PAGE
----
Search

Stunning images capturing the work of Humphry Repton to go on show at Sheringham park

PUBLISHED: 12:21 23 March 2018 | UPDATED: 12:43 23 March 2018

International Garden Photographer of the Year competition winner The Last Rays of Sun, by Simon Lea. The photograph, which shows Warley Woods, in the West Midlands, will be on show at Sheringham Park as part of a celebration of the life of Humphry Repton. Photo: Simon Lea

International Garden Photographer of the Year competition winner The Last Rays of Sun, by Simon Lea. The photograph, which shows Warley Woods, in the West Midlands, will be on show at Sheringham Park as part of a celebration of the life of Humphry Repton. Photo: Simon Lea

Archant

The 200th anniversary of the death of landscape designer Humphry Repton will be marked at Sheringham Park, with an exhibition of photographs of some of his greatest creations.

A design from one of Repton's famous 'Red Books', showing Sheringham Park with some country walkers and an artist seated at his easel. Photo: National TrustA design from one of Repton's famous 'Red Books', showing Sheringham Park with some country walkers and an artist seated at his easel. Photo: National Trust

Born in Bury St Edmunds in 1752, Repton attended Norwich Grammar School and after working in the textile industry, moved to Sustead, near Aylsham.

Stints as journalist, artist and dramatist followed, but, after he became secretary to William Windham of Felbrigg Hall, he began studying botany, eventually coining the phrase ‘landscape gardener’ and succeeding Capability Brown as the greatest landscape designer of the eighteenth century.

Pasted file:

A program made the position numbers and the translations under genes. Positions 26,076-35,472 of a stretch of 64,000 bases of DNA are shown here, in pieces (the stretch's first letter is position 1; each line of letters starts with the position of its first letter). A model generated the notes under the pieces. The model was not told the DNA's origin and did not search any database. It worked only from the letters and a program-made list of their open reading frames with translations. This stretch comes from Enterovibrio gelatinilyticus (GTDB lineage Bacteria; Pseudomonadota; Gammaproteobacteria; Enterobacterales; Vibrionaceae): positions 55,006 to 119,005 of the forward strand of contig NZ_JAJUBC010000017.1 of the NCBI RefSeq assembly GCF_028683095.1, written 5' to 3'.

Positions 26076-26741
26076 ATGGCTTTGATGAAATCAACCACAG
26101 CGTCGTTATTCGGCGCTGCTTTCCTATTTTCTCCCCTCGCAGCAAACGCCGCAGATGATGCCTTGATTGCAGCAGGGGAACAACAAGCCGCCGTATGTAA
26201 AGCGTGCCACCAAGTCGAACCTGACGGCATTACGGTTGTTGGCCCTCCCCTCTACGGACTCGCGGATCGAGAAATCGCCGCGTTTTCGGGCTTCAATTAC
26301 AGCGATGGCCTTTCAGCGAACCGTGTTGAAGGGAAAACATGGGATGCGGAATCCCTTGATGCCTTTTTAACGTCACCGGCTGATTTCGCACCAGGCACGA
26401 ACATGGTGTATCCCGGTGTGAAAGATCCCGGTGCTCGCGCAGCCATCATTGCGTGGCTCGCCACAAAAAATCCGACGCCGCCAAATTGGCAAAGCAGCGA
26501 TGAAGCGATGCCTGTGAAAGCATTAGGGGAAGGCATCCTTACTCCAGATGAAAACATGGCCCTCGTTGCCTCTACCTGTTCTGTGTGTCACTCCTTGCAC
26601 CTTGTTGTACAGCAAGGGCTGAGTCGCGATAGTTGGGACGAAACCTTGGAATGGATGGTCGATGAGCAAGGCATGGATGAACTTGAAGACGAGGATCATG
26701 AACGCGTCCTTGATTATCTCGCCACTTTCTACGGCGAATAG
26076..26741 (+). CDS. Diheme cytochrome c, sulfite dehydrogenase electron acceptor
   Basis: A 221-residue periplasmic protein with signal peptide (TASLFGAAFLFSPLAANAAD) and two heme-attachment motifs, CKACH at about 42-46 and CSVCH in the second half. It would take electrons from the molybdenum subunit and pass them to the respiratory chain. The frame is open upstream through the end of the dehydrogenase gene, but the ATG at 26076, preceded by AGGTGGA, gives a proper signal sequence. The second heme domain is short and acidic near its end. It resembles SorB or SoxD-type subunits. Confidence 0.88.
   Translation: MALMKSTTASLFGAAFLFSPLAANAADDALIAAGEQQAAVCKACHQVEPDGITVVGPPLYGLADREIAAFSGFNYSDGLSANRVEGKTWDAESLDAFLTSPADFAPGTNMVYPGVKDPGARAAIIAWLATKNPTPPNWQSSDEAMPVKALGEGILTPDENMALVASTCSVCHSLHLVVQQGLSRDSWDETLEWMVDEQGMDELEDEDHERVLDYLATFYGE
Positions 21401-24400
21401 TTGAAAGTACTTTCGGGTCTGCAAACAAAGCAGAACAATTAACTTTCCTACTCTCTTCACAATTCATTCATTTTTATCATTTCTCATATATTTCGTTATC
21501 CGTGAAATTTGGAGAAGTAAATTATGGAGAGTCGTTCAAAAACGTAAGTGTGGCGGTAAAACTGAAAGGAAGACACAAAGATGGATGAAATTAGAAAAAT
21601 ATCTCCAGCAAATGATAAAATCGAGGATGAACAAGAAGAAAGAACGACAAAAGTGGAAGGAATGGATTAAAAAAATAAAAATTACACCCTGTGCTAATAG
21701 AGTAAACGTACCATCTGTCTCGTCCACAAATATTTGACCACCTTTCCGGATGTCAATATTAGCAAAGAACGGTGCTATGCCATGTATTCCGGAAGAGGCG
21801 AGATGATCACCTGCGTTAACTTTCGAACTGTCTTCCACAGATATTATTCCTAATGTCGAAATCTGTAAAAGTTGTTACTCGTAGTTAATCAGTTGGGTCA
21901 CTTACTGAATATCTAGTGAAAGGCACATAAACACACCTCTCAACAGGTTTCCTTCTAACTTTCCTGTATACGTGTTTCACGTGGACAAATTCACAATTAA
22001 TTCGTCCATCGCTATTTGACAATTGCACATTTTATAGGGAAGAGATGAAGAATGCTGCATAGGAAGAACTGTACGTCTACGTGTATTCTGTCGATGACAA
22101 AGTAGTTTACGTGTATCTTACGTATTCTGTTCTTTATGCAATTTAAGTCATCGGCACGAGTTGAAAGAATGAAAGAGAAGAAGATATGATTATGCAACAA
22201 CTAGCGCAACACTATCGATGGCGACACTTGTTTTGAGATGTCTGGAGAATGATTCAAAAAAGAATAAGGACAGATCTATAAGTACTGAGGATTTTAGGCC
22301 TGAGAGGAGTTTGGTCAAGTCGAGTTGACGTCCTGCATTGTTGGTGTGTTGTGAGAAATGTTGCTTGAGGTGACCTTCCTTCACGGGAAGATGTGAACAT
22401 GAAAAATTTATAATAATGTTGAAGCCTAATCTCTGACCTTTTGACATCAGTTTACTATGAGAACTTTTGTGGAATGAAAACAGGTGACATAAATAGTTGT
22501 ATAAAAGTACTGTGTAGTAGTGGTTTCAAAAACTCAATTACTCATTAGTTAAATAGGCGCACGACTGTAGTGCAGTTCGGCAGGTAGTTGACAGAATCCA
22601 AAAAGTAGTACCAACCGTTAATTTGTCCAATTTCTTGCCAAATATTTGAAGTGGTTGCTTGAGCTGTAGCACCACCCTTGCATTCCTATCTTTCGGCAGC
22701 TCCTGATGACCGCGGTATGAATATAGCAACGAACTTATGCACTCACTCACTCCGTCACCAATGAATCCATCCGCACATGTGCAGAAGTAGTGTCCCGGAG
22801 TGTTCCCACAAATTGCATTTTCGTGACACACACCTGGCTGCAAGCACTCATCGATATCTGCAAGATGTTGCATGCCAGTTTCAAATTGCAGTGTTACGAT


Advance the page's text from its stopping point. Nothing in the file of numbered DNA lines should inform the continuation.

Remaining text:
Humphry Repton's favourite project, Sheringham Park. Photo: National Trust Images/Justin MinnsHumphry Repton's favourite project, Sheringham Park. Photo: National Trust Images/Justin Minns

His first commission – Catton Park, Norwich, in 1788 - was followed by more than 400 projects, including gardens at Wanstead Park and Russell Square in London, Woburn Abbey and, what is regarded as the best example of his work and his own personal favourite project, Sheringham Park.

Comprising 1,000 acres of varied habitat including wild garden, woodland, parkland and clifftop, the historic site was designed for the Upcher family in 1812.

View from The Temple towards Sheringham Hall and the sea in Sheringham Park. Photo: National Trust images/Rod EdwardsView from The Temple towards Sheringham Hall and the sea in Sheringham Park. Photo: National Trust images/Rod Edwards

It is now in the care of the National Trust and welcomes nearly 270,000 visitors a year.

To celebrate his life and work, the conservation charity has teamed up with the prestigious International Garden Photographer of the Year competition, which this year includes a special category dedicated to Repton’s landscapes.

The winning image, taken at Warley Woods, in the West Midlands, by Simon Lea and entitled The Last Rays of Sun, will be on show alongside other competition entries at Sheringham Park from September 1 as part of a series of events marking the anniversary of Repton’s death.

These include guided walks, a lecture and a living history weekend, as well as a end-of-year light show.

Malcolm Fisher, who is visitor experience manager at the much-loved site, said he thought that as an artist himself, Repton would have been pleased to see his work captured on camera.

He added: “We were delighted to see so many entries showcasing the work of such an important figure in British landscape history and we are looking forward to seeing the winning images on display.”

For more information, visit www.nationaltrust.org.uk/sheringhampark



Most Read

Most Read

Latest from the Eastern Daily Press

Hot Jobs

Show Job Lists